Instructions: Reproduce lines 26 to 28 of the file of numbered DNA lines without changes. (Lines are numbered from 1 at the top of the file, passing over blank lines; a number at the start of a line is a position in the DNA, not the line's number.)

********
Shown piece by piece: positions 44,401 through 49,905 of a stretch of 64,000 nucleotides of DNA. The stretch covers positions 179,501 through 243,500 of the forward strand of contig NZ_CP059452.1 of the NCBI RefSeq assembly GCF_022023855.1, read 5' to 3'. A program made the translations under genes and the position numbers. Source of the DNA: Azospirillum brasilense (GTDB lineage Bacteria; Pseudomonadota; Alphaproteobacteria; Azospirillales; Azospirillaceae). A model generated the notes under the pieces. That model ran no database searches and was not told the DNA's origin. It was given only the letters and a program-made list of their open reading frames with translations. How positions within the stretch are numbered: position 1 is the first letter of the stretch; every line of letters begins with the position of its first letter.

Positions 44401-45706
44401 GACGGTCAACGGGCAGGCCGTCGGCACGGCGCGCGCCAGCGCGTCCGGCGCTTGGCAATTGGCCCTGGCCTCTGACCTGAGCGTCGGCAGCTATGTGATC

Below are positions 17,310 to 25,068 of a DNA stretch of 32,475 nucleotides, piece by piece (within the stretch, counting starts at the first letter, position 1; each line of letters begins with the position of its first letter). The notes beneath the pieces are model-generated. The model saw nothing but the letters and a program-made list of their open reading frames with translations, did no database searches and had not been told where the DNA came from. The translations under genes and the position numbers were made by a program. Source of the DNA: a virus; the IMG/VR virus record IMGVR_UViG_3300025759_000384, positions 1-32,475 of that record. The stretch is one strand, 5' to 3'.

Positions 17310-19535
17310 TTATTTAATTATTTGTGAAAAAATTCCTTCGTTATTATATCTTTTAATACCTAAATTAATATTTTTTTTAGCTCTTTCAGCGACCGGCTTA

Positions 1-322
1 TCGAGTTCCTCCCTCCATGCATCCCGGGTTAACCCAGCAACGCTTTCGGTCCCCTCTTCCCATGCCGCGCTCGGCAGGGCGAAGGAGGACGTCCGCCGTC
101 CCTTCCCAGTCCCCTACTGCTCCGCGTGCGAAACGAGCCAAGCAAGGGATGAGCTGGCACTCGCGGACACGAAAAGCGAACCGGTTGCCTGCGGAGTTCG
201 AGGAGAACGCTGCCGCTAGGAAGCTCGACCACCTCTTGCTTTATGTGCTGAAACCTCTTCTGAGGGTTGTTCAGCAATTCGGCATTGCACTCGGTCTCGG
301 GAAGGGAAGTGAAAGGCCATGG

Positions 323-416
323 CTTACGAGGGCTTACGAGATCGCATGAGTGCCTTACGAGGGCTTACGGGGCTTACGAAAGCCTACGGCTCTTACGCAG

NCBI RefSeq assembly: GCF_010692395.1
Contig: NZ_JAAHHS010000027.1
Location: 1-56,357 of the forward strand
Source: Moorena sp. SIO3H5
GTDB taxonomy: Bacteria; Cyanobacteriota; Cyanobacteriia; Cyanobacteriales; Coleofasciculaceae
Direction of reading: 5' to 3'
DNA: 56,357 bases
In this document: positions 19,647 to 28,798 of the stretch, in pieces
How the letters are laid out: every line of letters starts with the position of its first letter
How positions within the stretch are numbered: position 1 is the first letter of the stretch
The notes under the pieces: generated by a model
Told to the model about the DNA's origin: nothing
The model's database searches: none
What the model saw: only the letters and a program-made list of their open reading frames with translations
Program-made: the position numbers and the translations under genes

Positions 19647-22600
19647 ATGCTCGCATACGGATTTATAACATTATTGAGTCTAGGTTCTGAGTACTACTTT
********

The model's database searches: none
What the model saw: only the letters and a program-made list of their open reading frames with translations
Program-made: the position numbers and the translations under genes